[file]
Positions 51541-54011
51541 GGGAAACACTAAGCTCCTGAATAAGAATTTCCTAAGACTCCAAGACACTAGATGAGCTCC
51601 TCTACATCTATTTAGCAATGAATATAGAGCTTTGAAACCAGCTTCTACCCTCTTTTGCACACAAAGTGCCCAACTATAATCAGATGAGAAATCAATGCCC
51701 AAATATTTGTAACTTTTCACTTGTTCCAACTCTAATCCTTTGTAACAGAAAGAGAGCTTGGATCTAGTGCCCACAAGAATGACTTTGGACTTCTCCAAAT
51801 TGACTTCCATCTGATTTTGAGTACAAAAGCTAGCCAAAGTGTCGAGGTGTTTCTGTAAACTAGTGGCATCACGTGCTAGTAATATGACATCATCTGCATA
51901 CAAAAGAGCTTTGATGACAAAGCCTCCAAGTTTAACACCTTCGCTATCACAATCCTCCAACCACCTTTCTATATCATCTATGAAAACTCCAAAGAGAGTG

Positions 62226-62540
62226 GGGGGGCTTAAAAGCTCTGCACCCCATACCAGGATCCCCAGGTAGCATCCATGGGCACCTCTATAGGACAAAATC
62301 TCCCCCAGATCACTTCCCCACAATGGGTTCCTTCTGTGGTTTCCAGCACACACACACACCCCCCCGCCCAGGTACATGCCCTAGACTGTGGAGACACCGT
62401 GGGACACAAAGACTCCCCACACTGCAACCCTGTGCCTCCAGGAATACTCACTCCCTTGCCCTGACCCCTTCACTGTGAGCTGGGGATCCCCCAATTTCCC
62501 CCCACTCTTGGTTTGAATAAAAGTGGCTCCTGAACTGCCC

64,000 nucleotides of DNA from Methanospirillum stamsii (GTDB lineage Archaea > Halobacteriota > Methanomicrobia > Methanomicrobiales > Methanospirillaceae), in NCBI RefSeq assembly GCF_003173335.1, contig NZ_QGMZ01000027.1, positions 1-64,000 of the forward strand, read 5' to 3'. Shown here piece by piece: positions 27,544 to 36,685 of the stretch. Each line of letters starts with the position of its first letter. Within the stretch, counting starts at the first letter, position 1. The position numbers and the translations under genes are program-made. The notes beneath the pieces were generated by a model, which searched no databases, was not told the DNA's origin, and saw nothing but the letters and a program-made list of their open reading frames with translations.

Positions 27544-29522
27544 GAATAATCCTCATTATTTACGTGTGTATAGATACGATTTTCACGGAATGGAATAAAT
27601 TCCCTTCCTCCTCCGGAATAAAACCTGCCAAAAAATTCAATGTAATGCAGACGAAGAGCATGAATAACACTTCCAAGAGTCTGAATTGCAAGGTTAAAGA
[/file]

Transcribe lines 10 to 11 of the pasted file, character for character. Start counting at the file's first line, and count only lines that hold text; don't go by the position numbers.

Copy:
62401 GGGACACAAAGACTCCCCACACTGCAACCCTGTGCCTCCAGGAATACTCACTCCCTTGCCCTGACCCCTTCACTGTGAGCTGGGGATCCCCCAATTTCCC
62501 CCCACTCTTGGTTTGAATAAAAGTGGCTCCTGAACTGCCC